Beautiful Otago Harbour

The 77,499gt Sea Princess of Princess Cruises at Port Chalmers in 2015. She was built in 1998 by Fincantieri at Monfalcone. From 2003 until 2005 she operated for P&O as Adonia. (Nigel Lawrence)

Otago Harbour is without doubt one of the most beautiful stretches of water in the world. It runs for 24 kilometres in a north east to south west direction from Taiaroa Head with Harington Point to port and Aramoana to starboard at its seaward entrance as one enters the harbour, and is protected by the hills of the Otago Peninsula on the easterly side, with the ports of Port Chalmers and Dunedin on the westerly side. Port Chalmers is half way along the harbour whereas Dunedin is near the landward end of the harbour. Port Chalmers is located on a small hilly peninsula, with the important tall gantries of its container terminal lying opposite to the other wharves of the port. Two beautiful wooded islands, Quarantine Island and Goat Island, lie across the harbour between Port Chalmers and the Otago Peninsula, and the wooded shores of the environs around Port Chalmers are very scenic. The New Zealand Marine Research facility lies directly opposite Port Chalmers, and the highest point of the Otago Peninsula is the extinct volcanic cone of Harbour Cone at 984 feet in height.

The dredged Victoria Channel outside the harbour at Port Chalmers up to Dunedin is narrow, and consequently the vast majority of port activity is centred around Port Chalmers rather than central Dunedin. The Otago peninsula offers a wide range of attractions including rare wildlife, historic buildings, woodland, gardens and coastal scenery. The forty mile round trip of the peninsula taking the ‘high’ Highcliffe Road over the top, and returning via the ‘low’ Portobello Road gives one a full day of magnificent sightseeing. Larnach Castle on the peninsula was built by the politician and businessman William J. M. Larnach as a grand stone mansion in the ‘Scottish Baronial’ style with a great many interior treasures e.g. elaborately carved and decorated ceilings and a large, hanging staircase created by English and Italian interior designers. The Royal Albatross Centre on the prominent Taiaroa Head was opened in 1989 and has observatories, galleries and information on these lone wandering birds of the seven oceans, together with a colony of Stewart Island shags visible from the observatory as well as penguins, fur seals and other maritime mammals.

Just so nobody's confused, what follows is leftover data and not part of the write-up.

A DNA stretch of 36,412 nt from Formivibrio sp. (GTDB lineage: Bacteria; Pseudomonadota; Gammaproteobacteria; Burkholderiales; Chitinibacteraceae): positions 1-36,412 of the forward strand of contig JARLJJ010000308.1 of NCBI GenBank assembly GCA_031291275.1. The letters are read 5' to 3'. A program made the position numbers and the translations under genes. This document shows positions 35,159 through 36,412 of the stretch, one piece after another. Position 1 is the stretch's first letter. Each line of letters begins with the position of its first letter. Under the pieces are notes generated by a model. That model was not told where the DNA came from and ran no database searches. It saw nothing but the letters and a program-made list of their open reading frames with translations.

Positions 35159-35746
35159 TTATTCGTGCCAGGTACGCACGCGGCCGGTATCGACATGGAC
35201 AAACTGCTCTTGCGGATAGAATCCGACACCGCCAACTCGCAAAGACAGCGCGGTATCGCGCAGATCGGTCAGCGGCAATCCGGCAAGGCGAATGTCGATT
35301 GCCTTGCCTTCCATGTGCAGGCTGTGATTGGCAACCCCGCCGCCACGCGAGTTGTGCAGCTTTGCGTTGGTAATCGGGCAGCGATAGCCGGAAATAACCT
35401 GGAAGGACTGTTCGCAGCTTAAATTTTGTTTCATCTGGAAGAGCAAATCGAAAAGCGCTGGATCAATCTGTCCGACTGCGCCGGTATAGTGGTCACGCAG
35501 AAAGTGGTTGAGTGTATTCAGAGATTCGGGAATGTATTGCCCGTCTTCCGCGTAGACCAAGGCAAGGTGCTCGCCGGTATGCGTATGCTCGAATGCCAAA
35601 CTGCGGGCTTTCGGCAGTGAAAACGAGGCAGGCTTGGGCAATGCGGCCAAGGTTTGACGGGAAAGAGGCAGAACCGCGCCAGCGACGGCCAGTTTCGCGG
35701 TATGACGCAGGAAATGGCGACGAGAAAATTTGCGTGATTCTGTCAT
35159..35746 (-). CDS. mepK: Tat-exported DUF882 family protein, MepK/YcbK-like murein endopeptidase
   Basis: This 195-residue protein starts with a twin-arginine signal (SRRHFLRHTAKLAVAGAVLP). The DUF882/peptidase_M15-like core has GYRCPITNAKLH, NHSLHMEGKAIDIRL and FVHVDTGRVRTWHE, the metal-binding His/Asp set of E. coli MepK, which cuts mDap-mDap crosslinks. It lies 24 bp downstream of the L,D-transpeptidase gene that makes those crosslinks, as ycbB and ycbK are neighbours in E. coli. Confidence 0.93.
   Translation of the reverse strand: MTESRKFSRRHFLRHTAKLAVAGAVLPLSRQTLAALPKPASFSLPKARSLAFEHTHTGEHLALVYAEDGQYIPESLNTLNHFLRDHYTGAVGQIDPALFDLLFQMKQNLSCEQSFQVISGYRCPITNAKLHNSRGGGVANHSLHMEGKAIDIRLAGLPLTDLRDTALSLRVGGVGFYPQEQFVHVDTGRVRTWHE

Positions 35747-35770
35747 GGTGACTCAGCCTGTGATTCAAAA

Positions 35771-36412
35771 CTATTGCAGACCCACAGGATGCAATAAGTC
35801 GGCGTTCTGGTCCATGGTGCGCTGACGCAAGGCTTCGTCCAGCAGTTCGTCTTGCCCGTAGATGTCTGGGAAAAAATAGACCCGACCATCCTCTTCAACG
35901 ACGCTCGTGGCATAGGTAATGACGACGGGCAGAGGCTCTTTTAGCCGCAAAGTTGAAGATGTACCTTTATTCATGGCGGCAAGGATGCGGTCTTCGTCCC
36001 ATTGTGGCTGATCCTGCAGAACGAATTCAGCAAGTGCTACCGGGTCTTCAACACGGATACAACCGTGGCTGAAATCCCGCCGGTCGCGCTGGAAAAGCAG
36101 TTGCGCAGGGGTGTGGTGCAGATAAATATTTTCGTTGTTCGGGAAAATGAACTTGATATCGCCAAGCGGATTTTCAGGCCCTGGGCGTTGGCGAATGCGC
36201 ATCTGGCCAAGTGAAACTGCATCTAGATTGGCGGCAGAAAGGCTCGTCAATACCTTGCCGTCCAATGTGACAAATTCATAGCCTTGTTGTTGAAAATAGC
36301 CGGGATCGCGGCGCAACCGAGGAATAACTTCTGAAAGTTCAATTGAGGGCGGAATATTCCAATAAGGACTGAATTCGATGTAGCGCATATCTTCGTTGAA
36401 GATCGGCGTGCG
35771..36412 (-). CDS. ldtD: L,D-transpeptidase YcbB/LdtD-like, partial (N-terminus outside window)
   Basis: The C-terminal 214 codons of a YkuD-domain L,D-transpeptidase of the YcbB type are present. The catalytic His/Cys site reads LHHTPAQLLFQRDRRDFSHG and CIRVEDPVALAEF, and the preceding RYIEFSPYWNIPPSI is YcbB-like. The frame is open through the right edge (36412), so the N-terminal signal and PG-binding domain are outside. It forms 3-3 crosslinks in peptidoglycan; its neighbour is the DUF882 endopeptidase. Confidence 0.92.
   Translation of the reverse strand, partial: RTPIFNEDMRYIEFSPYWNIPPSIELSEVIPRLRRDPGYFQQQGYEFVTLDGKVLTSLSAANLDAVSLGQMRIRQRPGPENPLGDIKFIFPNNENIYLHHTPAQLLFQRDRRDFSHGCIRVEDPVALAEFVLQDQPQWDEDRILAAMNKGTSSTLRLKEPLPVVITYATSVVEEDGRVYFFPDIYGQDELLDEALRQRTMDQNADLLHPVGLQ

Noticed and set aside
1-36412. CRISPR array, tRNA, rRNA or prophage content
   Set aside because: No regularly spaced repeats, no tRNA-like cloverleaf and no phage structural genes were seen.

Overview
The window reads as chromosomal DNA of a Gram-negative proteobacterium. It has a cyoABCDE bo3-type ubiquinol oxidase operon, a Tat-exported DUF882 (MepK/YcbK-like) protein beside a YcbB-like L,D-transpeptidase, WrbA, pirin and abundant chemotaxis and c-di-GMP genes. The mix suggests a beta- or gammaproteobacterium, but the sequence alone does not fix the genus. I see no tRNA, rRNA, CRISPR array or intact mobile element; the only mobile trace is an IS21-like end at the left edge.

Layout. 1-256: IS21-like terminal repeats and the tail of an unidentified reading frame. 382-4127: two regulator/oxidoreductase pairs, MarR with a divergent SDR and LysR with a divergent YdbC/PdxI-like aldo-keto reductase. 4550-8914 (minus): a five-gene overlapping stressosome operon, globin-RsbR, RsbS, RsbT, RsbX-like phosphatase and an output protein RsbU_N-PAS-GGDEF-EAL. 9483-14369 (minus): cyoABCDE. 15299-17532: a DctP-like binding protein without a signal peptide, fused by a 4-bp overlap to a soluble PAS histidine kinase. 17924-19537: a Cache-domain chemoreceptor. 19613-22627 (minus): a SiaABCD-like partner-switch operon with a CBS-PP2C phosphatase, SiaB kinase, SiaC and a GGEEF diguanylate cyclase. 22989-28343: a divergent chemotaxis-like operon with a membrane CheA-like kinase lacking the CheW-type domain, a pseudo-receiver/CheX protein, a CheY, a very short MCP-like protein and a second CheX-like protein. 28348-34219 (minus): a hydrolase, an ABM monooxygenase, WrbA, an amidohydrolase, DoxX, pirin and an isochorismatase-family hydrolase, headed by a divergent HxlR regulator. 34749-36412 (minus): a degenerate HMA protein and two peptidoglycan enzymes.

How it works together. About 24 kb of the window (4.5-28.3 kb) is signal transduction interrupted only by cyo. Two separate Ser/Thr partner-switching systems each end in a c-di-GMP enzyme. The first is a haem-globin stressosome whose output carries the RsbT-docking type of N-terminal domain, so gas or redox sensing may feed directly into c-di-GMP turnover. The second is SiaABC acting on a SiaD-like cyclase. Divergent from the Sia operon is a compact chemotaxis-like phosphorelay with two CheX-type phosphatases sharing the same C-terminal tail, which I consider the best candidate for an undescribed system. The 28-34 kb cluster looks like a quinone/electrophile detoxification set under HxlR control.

History Of Port Chalmers And Dunedin

Port Chalmers has a long history as a port town and today the relatively small population of working class and middle class residents are a mixture of Scottish and Maori descent. The Maori names for the area around Port Chalmers were Potakere and Koputai at the southern end of their Kai Tahu territory. The schooner Anne was under construction in 1840 in the area, but that year had seen the sale of the whole western shore of the Otago Harbour sold by the Maori leader Taiaroa to two French whalers, who were brothers in law and business partners.

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In 1844, the sailing ship Deborah under Capt. Wing anchored in what today is Deborah Bay, where he was joined by Frederick Tuckett, who selected an adjoining block of land to be the Scottish New Edinburgh settlement of Dunedin. The sale was concluded to the Otago Association from the Maori people on 31st July 1844 at Port Chalmers. There were two small wharves in the port and the Port Chalmers Town Board was formed in 1846, with the first two sailing ships from Scotland, John Wickcliffe and Philip Laing, anchored at Port Chalmers in March and April 1848.